Tim Wheeler of Ash Shows the Guitars That Light His Fire

March 9th, 2016

This is an excerpt from the all-new MARCH/APRIL 2016 issue of Guitar Aficionado magazine. For this story and more photos, plus features on Billy Gibbons in Cuba, six decades of Gretsch guitars on display in Nashville, Texas chef and guitar aficionado Dean Fearing, and our annual Motoring section featuring stories on the latest motorcycles and the vintage guitar and car collections of author Jonathan Kellerman, pick up the new issue of Guitar Aficionado at your newsstand, or online by clicking anywhere in this text.

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BURNING LOVE: Tim Wheeler of Ash provides a closer look at the guitars that light his fire.

By Joe Bosso | Photos by Justin Borucki

“I feel like I’m finally settled,” says Ash guitarist and frontman Tim Wheeler. The Northern Irish rocker is sitting on a couch in the cozy lounge of Atomic Heart Studios, a four-room facility on West 28th Street in Manhattan that he purchased soon after moving to New York City in 2005. “I’d spent almost a decade in London, and I was buying up a lot of gear on eBay. I couldn’t find studio space there, and I always wanted to live in New York, so I thought, Why not give it a go? Mark [Hamilton], our bass player, moved here at the same time. It just made perfect sense.”

After only a few months in Manhattan, Wheeler happened upon a hip-hop studio called the Firehouse that was up for grabs, so he bought it. At a time when many of the city’s top studios have downsized or bitten the dust entirely, Atomic Heart is surviving—and even thriving. “We do solid business,” Wheeler reports. “We share the space with Claudius Mittendorfer, who worked on the new Weezer album and had his first Number One with Fallout Boy recently. Johnny Marr mixed his last two albums here, and we’ve had Interpol in. It’s been busy.”

The studio now also functions as a convenient working spot for Ash, who tracked their latest release, Kablammo!, here. In addition, Atomic Heart has sort of become Wheeler’s functional guitar museum, with more than a dozen of his personal pieces scattered about. “Everything you see I use,” he says. “I don’t buy guitars just to hang on the wall.”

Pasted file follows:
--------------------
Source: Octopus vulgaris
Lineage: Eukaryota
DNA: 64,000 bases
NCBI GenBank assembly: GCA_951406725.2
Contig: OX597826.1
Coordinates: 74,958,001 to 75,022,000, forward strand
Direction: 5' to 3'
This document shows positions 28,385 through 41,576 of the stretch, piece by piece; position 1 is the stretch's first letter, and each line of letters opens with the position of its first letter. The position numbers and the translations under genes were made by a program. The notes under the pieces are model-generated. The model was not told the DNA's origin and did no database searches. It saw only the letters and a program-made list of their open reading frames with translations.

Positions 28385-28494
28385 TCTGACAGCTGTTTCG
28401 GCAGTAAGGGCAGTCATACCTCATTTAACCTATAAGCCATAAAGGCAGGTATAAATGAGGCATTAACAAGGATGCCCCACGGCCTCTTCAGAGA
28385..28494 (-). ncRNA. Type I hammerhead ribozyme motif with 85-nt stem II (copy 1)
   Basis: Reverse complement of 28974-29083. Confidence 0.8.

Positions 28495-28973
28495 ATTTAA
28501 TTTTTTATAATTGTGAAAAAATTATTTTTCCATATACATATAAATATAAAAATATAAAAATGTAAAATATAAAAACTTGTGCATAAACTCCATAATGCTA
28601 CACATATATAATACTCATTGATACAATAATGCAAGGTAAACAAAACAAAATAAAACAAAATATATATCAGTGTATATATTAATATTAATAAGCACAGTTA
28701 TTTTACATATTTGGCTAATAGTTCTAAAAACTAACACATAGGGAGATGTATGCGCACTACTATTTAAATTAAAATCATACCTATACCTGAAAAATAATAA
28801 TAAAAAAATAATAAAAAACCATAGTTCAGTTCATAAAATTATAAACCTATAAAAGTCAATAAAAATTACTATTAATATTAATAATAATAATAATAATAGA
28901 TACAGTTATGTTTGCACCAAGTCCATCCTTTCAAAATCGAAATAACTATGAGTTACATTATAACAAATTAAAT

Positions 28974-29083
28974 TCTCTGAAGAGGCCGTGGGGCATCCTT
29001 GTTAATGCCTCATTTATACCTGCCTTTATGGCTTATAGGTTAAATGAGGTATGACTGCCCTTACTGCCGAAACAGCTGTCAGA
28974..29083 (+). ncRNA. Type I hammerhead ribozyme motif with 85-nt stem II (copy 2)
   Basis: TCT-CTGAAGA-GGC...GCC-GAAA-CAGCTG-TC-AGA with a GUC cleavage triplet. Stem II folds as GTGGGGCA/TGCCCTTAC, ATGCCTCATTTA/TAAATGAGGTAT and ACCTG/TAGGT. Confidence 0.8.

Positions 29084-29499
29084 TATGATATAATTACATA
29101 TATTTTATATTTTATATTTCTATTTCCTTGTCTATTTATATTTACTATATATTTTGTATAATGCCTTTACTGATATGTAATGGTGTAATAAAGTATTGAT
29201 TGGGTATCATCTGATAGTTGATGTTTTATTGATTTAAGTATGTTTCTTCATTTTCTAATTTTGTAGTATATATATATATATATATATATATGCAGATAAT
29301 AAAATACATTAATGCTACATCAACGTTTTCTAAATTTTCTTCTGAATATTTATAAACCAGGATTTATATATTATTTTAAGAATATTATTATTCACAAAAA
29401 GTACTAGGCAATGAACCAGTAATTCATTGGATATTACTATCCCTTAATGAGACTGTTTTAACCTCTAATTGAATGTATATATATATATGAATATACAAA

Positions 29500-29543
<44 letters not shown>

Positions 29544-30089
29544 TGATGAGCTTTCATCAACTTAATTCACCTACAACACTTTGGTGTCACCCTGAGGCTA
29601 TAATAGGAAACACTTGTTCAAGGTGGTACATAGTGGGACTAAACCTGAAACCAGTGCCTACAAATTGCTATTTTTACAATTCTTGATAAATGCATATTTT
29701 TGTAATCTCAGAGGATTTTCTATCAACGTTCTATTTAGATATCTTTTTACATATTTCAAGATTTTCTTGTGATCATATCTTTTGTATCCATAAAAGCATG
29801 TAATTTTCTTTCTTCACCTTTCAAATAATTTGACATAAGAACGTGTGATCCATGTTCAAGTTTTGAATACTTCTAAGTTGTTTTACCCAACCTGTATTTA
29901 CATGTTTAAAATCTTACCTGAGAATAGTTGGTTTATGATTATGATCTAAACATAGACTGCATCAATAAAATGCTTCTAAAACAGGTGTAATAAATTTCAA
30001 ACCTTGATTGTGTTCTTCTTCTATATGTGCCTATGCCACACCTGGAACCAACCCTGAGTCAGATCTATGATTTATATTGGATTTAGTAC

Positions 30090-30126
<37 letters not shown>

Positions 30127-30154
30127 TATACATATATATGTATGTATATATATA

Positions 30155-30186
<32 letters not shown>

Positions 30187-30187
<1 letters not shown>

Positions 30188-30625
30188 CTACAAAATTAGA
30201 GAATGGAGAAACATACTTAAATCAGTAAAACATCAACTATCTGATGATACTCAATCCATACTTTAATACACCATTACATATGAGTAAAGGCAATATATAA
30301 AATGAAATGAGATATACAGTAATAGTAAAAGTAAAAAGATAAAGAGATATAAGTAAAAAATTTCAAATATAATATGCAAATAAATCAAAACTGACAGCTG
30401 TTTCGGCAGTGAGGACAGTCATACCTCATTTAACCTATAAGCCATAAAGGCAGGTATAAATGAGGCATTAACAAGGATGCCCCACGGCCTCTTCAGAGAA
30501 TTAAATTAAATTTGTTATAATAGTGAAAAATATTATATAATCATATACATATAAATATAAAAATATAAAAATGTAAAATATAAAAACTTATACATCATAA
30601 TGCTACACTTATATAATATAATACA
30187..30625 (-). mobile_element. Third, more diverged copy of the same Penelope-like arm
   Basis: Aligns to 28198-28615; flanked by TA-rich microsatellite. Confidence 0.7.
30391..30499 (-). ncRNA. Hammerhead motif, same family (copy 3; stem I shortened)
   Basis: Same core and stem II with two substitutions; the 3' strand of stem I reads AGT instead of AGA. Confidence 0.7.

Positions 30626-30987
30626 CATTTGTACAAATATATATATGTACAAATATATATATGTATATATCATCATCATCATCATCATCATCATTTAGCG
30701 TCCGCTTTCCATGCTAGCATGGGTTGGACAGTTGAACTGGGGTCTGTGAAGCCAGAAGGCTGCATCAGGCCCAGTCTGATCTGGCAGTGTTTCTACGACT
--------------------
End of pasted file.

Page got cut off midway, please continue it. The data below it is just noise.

Wheeler picks up his pride and joy workhorse guitar, a battered 1960 Gibson Les Paul Custom “black beauty,” outfitted with three PAF humbucking pickups. Wheeler bought the instrument in 1997 from a British guitar broker after pocketing some money from a TV appearance. “It’s the most I ever paid for a guitar,” he points out. “I think it was £7,000 [roughly $10,500] or something like that. Apparently it once belonged to one of the members of Badfinger. The guy who sold it to me showed me a couple of late-Fifties Standards, but they were about 30 grand apiece. The black beauty Custom was seven, so I had to go for it.”

As Wheeler strums a few chords on it, his face lights up. “The thing’s amazing,” he continues. “I love the thin neck; the three pickups are cool; and it’s just gorgeous to play. Since I got it, it’s been pretty much the main guitar on everything I’ve recorded.” Wheeler nearly gasps at the mention of taking the black beauty out on tour. “Oh God, no,” he says. “The thing’s much too precious.”

Wheeler was just 12 years old when he received his first guitar, an Explorer copy, for Christmas in 1989. The holiday also marked the unofficial start of Ash, as on the same day his school pal Hamilton got the gift he’d most wished for—a bass. “It was pretty much all set up,” Wheeler says, laughing. “We told our parents that we wanted guitars to start a band.”

The Explorer copy lasted four years, during which time Wheeler and Hamilton had hooked up with drummer Rick McMurray and started working on demos. Wheeler’s next guitar (“my first real guitar”) was a 1977 Fender Stratocaster. “It was pretty beat up, but it was amazing,” he says. “It had been refinished twice, and then I refinished it myself, stripping it down to its ash wood body. I had it like that for a long time. Then, five years ago, I turned it into a salmon pink.” He pauses a second before adding, “And now it’s a silver-metallic finish. A lot of changes to that thing.”